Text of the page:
Friday Facts and Figures: November 22, 2019

Friday Facts and Figures is a brief digital newsletter focusing on data points from NJPP reports, research, and policy debates in New Jersey and beyond.
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Join the NJPP Team!

NJPP is looking for a new policy analyst to help us research the financial and social costs of drug prohibition in New Jersey. We are looking for someone with strong quantitative and qualitative skills to both dig through data and ensure the perspectives of individuals with lived experiences are fully included. This is a part-time, fixed-term position. Is this a good fit for you or someone you know? Apply here! [NJPP / Job Opportunity]

$650 Million

New Jersey is seeking approximately $650 million from Uber Technologies Inc. for unpaid unemployment and disability insurance taxes over the last four years. According to the state Department of Labor, the rideshare company has been misclassifying its drivers as independent contractors to avoid taxes and providing workers with certain benefits. Lawmakers are also considering new legislation to expand the definition of “employee” to prevent future misclassification and boost protections and compensation for workers in the gig economy. [NJ Spotlight / John Reitmeyer]

Up in Smoke

New Jersey will not be legalizing recreational marijuana, at least not during this year’s lame duck session, as a last-ditch attempt to pass a bill through the legislature went up in smoke earlier this week. Instead, lawmakers plan on putting the proposal on the ballot for voters to decide next November. In the meantime, legislative leaders are working with Governor Murphy to expunge criminal records on past marijuana charges. Some lawmakers are also considering decriminalization as a short-term solution until cannabis is fully legalized. [ / Matt Arco and Amanda Hoover]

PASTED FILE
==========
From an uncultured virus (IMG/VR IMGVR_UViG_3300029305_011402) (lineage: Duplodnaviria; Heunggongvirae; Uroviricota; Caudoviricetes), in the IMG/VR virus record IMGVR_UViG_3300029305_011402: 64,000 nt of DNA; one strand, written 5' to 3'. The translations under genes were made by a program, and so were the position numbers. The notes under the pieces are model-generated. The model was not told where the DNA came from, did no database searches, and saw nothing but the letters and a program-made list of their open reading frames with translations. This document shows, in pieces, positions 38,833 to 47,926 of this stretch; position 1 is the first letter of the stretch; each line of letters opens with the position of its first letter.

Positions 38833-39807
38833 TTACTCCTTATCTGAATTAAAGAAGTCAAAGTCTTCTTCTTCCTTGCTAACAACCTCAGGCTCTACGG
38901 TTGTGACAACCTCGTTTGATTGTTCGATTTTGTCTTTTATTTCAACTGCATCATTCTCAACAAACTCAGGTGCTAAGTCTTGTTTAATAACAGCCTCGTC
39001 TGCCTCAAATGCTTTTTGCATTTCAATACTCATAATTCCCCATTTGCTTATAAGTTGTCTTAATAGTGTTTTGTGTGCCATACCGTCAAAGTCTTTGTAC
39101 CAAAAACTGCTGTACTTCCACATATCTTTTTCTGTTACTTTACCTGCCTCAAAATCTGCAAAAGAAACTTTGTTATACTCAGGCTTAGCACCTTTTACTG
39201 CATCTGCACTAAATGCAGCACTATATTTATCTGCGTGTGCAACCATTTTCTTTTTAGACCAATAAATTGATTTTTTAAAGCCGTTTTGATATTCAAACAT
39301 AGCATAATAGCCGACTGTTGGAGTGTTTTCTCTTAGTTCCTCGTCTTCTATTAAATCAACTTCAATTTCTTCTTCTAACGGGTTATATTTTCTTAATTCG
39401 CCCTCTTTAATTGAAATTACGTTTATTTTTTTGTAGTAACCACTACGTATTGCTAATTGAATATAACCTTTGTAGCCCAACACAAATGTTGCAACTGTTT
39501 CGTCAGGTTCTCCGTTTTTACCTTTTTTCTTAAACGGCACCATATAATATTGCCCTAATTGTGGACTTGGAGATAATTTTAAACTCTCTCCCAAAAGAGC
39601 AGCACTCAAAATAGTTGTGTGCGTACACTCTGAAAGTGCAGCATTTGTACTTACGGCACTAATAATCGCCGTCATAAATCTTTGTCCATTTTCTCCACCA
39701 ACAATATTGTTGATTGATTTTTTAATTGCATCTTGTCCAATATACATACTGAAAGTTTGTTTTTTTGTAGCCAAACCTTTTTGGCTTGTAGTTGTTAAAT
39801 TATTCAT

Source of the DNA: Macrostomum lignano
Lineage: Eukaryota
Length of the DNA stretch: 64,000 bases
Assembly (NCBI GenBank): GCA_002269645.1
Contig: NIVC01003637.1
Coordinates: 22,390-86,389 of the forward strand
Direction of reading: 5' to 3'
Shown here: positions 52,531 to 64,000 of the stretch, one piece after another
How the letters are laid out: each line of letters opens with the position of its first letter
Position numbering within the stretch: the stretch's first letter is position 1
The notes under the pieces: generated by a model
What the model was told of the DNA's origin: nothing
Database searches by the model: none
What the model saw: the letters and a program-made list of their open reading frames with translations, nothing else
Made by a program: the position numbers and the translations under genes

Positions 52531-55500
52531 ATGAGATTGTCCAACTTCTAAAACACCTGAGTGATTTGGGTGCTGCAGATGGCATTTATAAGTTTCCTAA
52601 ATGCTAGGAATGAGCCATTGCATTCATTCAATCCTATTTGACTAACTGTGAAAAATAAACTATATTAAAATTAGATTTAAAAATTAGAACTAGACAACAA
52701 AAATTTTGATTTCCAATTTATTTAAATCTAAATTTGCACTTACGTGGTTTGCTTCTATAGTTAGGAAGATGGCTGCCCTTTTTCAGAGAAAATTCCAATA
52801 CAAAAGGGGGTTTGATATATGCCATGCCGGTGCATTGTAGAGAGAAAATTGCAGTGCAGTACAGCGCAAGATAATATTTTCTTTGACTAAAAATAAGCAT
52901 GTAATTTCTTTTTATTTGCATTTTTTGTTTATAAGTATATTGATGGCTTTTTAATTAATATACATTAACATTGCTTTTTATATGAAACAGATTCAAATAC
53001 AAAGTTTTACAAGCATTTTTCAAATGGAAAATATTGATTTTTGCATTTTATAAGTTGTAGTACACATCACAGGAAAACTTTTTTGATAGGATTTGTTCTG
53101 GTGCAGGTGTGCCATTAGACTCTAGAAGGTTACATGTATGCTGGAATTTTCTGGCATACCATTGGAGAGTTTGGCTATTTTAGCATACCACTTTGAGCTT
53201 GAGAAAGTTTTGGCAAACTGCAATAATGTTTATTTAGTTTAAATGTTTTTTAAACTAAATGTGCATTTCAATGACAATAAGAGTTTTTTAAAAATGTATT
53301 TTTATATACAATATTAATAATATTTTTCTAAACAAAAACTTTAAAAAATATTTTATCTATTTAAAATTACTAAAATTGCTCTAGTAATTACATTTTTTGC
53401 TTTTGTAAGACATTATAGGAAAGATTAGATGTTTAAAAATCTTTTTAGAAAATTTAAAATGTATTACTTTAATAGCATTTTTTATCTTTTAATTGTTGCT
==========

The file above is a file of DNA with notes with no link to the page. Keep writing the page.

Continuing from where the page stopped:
A new analysis by economist Arindrajit Dube finds that increases in the minimum wage benefit workers through higher pay without much downside. Specifically, his comprehensive review of decades worth of minimum wage research finds that the effect on employment is very close to zero, meaning the number of jobs cost by minimum wage laws is negligible. This study further disproves the age-old assumption that increases in the minimum wage result in widespread job loss. [Vox / Dylan Matthews]

41 Percent

A substantial portion of wealthy households’ income escapes taxation or qualifies for special tax breaks, according to a new report by the Center on Budget and Policy Priorities (CBPP). For working and middle class families, more than 80 percent of household income comes from labor. Meanwhile, for the top 1 percent of households, capital income — most of which enjoys a lower tax rate — makes up 41 percent of taxable income, and pass-through business profits account for 25 percent of taxable income. The CBPP analysis recommends state and federal governments reconsider how the tax code treats the most well-off to push back against rising inequality. [Center on Budget and Policy Priorities / Chuck Marr, Samantha Jacoby, and Kathleen Bryant]


Congratulations to NJPP President Brandon McKoy for being featured in Insider NJ’s Insider 100 Power List! Insider NJ describes Brandon as “the face — and mind — of the young progressive generation.” [Insider NJ / Insider 100 Power]

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